Project Description

12A Jeremiah 20:10-13 / Romans 5:12-15 / Matthew 10:26-33

 

A writer arrived at a monastery to

write a book about a monk there

known to be a great Spiritual Master.

 

“People say you’re a spiritual genius. . . .

Are you?”

 

“You might say so,”

said the Spiritual Master with a smile.

 

“And what makes somebody a spiritual genius?”

asked the curious reporter.

 

“The ability to see,” said the Master,

“the ability to see.”

 

The writer was as perplexed as a

2nd grader in a calculus class.

 

Scratching his head, he muttered,

“To see what?”

 

The old wise Spiritual Master quietly replied,

 

“To see. . . .

the butterfly in a caterpillar—

the eagle in an egg—

the saint in a selfish person—

life in death—

unity in separation—

the divine in the human—

and the human in the divine.”

 

Isn’t that a great story!!!!                                                   (DeMello)

 

 

 

 

 

 

 

 

To have the grace to see:

The butterfly in a caterpillar—

the eagle in an egg—

the saint in a selfish person—

life in death—

unity in separation—

the divine in the human—

and the human in the divine.”

 

Have you ever wondered

who’s in charge here?

 

I mean in the big—big picture. . .

who’s in charge of the universe?

 

It’s a legitimate question isn’t it?!?

 

With COVID. . . .

 

With so many human injustices. . . .

 

With deep-seated hatred.

 

and violence. . . .

 

and suffering.

 

Who is in charge?

 

Are we just born to a certain destiny?

 

Are we pre-destined to a certain fate?

 

Merely puppets—

not truly free—

but controlled by the unknown

puppeteers of the universe. . . .

 

First pulling this string. . .

and then pull that string. . .

playing favorites.

 

You know some have sailed right through all of this. . . .

 

Some opportunists have even profited, no doubt. . . .

Others filled with anxiety. . . .

and hurting.

 

Is this just some big cosmic puppet show?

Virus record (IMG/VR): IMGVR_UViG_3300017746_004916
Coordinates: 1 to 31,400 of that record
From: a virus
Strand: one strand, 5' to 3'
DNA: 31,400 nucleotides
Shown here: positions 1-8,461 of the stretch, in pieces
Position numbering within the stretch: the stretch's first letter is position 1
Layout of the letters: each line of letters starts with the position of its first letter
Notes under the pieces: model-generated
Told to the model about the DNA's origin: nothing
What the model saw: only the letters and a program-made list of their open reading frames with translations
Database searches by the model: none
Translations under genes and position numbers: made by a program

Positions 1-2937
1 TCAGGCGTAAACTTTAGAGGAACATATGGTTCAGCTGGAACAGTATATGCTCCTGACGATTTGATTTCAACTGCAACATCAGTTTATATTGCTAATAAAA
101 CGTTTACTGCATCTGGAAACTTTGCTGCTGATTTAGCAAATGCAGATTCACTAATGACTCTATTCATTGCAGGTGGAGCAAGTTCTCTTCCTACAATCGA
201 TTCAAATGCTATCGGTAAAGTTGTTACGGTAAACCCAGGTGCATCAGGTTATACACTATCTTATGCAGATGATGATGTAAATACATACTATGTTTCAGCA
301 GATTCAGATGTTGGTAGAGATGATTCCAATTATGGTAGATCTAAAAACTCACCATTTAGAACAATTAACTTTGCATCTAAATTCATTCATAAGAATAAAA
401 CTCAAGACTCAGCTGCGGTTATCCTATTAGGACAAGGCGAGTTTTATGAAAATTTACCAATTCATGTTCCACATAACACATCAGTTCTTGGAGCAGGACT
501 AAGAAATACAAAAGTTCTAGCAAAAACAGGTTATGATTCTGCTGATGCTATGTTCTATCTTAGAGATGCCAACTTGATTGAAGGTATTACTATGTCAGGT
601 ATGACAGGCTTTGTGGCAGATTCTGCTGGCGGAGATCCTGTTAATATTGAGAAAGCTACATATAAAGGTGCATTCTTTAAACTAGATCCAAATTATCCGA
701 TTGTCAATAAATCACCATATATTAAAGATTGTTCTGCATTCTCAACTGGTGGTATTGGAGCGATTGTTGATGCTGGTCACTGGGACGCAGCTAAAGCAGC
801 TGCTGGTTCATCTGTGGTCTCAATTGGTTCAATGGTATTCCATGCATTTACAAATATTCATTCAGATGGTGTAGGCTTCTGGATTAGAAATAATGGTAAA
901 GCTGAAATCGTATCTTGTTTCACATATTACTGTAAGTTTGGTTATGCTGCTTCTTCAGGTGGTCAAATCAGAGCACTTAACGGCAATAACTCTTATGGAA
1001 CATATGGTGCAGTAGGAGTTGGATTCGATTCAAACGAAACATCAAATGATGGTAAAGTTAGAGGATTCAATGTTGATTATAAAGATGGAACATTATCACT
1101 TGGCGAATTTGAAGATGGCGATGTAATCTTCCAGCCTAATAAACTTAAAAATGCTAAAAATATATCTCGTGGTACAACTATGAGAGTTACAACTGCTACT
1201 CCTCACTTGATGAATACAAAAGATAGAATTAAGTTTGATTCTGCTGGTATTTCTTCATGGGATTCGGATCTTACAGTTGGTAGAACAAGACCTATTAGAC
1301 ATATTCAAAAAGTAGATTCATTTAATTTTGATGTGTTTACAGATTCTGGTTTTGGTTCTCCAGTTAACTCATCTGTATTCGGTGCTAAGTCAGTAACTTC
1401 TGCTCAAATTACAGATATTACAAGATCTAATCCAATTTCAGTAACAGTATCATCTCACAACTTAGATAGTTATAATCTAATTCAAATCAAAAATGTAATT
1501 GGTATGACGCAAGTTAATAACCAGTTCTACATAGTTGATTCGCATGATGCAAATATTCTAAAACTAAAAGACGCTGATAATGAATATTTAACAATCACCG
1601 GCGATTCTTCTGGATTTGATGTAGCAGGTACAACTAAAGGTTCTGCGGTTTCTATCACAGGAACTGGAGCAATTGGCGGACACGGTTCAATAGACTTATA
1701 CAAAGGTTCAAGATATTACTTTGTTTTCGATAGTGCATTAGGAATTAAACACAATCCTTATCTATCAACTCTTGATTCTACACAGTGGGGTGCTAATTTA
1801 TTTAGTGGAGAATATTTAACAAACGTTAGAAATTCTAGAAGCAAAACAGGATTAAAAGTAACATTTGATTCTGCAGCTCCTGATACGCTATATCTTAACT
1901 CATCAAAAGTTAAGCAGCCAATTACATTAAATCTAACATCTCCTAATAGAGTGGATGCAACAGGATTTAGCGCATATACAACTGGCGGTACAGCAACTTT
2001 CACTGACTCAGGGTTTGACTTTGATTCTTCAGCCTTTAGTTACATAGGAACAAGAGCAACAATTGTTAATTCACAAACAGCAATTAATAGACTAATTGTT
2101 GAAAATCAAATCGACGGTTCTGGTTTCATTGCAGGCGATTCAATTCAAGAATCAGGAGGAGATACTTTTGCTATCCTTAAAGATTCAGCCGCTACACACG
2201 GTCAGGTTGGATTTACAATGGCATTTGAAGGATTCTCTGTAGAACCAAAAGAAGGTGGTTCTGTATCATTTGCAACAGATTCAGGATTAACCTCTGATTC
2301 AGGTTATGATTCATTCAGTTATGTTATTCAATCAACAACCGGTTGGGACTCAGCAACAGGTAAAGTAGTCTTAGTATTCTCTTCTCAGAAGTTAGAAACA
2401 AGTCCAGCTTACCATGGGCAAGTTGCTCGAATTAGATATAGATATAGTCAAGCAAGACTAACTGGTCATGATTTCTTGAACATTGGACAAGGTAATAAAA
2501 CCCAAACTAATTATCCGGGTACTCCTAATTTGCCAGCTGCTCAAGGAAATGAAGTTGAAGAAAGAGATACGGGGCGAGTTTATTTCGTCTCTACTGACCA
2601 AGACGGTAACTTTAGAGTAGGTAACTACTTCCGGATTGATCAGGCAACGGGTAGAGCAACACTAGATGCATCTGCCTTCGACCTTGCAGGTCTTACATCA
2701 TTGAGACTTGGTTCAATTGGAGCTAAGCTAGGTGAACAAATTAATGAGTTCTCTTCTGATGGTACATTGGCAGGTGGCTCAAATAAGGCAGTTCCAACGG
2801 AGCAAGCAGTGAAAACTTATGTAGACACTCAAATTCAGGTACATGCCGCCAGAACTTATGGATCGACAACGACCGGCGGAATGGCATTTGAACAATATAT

Fate?

 

What’ you’re fate?

 

You know—

the founders of Western Culture—

the Greeks—

they sure believed in fate.

 

Much of Greek mythology is stories of people

going to great lengths to try to alter their fate. . . .

with no avail.

 

Fate is just too powerful!!!

 

Fate—

for the Greeks—

was a terrifying and unstoppable force.

 

Fate was even more powerful than the gods.

 

The gods couldn’t escape their fate.

 

Even the great god Zeus was more of

a victim of fate than a dispenser of fate.

 

Are we predestined?

 

What’s our fate?

 

You know what scares me even more

than the idea of fate?

 

It’s chance. . . .it’s randomness.

 

What if nothing has meaning?

 

What if there is no plan?

 

 

What if there’s not even cosmic puppeteers. . .

 

Stuff. . . .just happens.

 

That to me is even more frightening. . . .

and despairing.

 

Fate or chance?

 

Predestined or arbitrary?

 

Well our Catholic answer may surprise you.

 

We do believe that we are predestined.

 

Now we certainly don’t believe

in the pre-destination that John Calvin taught. . . .

 

That God predestines some for

heaven and others for hell.

 

And we do believe in free will. . .

 

We have the ability to choose our actions

in whatever circumstances we find ourselves in.

 

We are not mere puppets being

controlled by strings and puppeteers. . .

 

But even with our freedom. . . .

we are still predestined.

 

Listen to St. Paul!!!

 

This comes from his Letter to the Romans:                                    (8:28-30)

 

We know that all things work for the good

for those who love God,

who are called according to his purpose. . . . .

 

And those he foreknew are predestined